Poland and the Bloodlands


As soon as the plane landed I could tell that Krakow wouldn’t feel the same as the other cities. The buildings and cars inside the city epitomize Eastern Europe. The city is quiet, even if there are 800,000 people living in Krakow you’d never be able to tell. The streets were empty most of the time and the local restaurants were never filled up. What stood out to me the most about Krakow simply from just observing was that the city felt…sad. It is no question that Poland as a country has been victimized for centuries and the country carries a very sad and depressing history with it. In Krakow, the city was a victim of two harsh occupations and lost many of its Jewish residents during the war. I felt that in the city the painful memories of this part of Krakow’s history still exist. In the Jewish sector, I met a street vendor selling Nazi memorabilia no less than thirty feet from a victimized Jewish family’s home. I can’t tell if it’s that Krakow citizens choose to ignore what happened during the war, or if they have just accepted that they can’t escape it and want to move on. Or maybe it was just one ignorant street vendor and I shouldn’t generalize.

Our first stop was the Oskar Schindler Museum. Today the museum is in the same factory where Schindler saved 1,200 Jews during the war by allowing them to work in his factory. Schindler kept his Jewish workers better fed and protected them from Gestapo raids. The museum wasn’t entirely what I expected. It focused on how Jews were treated pre-war, during the war, and during the Soviet occupation. The exhibitions were very in your face with Nazi propaganda and Jewish suffering. Seeing the prison cells and learning of torture methods the Nazis used was incredibly unsettling. I don’t do well in these places, I usually have to step away from the exhibits for a few moments to clear my head. This museum does its job to make you understand how significant Schindlers contribution to their survival was, and just how lucky they were. However, as we’ve discussed throughout the trip, museums typically are biased and put exactly what they want the audience to see in the light. This museum didn’t have anything on Polish collaboration with the Nazis inside the museum. This made me frustrated because it was an obvious attempt to not make Poland look bad by covering up a dark piece of history. However, this vice aside the museum does a good job of illustrating Schindlers contribution.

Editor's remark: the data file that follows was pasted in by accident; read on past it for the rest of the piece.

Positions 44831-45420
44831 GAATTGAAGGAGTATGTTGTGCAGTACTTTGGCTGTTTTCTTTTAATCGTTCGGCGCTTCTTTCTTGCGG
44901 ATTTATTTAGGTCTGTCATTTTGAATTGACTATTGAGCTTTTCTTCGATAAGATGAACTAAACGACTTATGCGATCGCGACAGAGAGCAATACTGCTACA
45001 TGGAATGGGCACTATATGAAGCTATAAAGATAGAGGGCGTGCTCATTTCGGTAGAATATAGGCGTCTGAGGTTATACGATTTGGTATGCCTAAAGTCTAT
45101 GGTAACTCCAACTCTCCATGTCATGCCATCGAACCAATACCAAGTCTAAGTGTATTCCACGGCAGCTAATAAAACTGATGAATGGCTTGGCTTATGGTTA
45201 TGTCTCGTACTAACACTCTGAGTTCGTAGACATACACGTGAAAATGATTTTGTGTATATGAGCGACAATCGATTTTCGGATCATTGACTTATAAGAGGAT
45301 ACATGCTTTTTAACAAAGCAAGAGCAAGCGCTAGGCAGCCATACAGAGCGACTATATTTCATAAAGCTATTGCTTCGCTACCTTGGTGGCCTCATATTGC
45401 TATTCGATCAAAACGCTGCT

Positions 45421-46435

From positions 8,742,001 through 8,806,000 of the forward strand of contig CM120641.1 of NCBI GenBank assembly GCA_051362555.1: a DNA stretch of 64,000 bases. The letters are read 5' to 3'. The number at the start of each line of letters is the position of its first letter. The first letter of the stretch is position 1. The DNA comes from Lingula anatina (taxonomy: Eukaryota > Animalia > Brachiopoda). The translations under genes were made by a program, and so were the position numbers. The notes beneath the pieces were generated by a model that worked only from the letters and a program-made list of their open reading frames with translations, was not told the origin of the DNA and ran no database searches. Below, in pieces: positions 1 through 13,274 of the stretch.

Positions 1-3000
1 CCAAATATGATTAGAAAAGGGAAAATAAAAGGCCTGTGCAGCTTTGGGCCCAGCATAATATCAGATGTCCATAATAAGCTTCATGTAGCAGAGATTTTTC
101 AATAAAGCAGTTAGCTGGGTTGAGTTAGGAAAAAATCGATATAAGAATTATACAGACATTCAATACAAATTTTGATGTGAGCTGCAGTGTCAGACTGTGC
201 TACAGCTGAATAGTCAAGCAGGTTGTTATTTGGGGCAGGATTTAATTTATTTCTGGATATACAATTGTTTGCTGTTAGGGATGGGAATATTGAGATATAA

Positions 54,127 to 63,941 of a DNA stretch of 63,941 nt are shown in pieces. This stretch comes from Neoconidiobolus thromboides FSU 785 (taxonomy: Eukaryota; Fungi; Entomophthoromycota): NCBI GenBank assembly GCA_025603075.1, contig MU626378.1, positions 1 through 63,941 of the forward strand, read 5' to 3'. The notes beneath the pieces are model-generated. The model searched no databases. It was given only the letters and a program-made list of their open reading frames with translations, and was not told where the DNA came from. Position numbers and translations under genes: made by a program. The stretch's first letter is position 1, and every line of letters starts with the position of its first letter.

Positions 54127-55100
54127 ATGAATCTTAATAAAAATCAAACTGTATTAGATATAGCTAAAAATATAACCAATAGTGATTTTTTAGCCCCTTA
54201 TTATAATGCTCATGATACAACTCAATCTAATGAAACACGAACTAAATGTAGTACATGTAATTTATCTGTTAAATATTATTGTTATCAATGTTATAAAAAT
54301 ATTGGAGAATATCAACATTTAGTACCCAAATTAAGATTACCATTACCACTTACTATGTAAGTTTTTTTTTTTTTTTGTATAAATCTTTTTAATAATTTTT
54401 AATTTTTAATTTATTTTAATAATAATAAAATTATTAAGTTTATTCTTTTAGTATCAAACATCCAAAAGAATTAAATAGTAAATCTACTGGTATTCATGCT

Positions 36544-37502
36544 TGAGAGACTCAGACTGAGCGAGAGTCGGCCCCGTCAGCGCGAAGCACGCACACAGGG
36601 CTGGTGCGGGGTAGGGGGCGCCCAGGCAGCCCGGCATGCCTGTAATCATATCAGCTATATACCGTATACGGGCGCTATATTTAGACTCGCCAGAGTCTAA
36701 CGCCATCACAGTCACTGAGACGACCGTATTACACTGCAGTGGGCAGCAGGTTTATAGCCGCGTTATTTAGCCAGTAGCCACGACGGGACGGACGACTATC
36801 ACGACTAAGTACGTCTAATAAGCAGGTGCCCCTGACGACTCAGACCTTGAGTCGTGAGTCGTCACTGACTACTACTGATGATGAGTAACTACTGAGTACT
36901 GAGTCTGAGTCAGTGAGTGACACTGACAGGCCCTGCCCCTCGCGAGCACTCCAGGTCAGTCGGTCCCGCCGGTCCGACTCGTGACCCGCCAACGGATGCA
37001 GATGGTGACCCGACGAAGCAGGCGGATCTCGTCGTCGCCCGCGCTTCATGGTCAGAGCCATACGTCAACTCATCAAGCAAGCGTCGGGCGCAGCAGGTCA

On Wednesday, we went to Auschwitz. Honestly one of the smartest things I did on this trip was not have any expectations for the camp before going. This ensured I became overwhelmed.  The only mental Picture I had from the camp was from Schindler’s list and the same popular photos inside the camp. But even looking at the infamous “Work will set you free” gate was one of the most humbling experiences of my life. The camp resembled a factory. Rows upon rows of barracks, barbed wire and gun towers illustrate plain and simple what exactly went on here.  I never thought I’d stand inside one of the Gas chambers either. I couldn’t wrap my head around it, for the majority of the time I was inside, I couldn’t believe it. To stand in the same room where thousands were murdered was like a bad dream. But, I realize now more than ever having seen it first hand, how important it is for humanity to look at its dark history to not repeat it. However, the situation really didn’t get grim until we went over to Auschwitz II-Birkenau. This was the true Jewish extermination center. It was a massive field situated in front of two massive crematoriums. It resembled a cattle farm situated in front of a slaughterhouse. I couldn’t get over just how mechanized and factory like the Nazis made this process. After touring Birkenau, we went outside the perimeter to listen to both Jon and Nicole’s insightful site reports about Jewish Transportations to the camp as well as Primo Levi’s personal story of survival in the camp. Having read Levi’s story myself previously, hearing the details a second time around was just as unsettling a second time. Both were solid reports, which isn’t an easy feat to accomplish after a day like we had. Everyone was quiet that night, as I expected. Poland wasn’t an easy place to feel good spirited.

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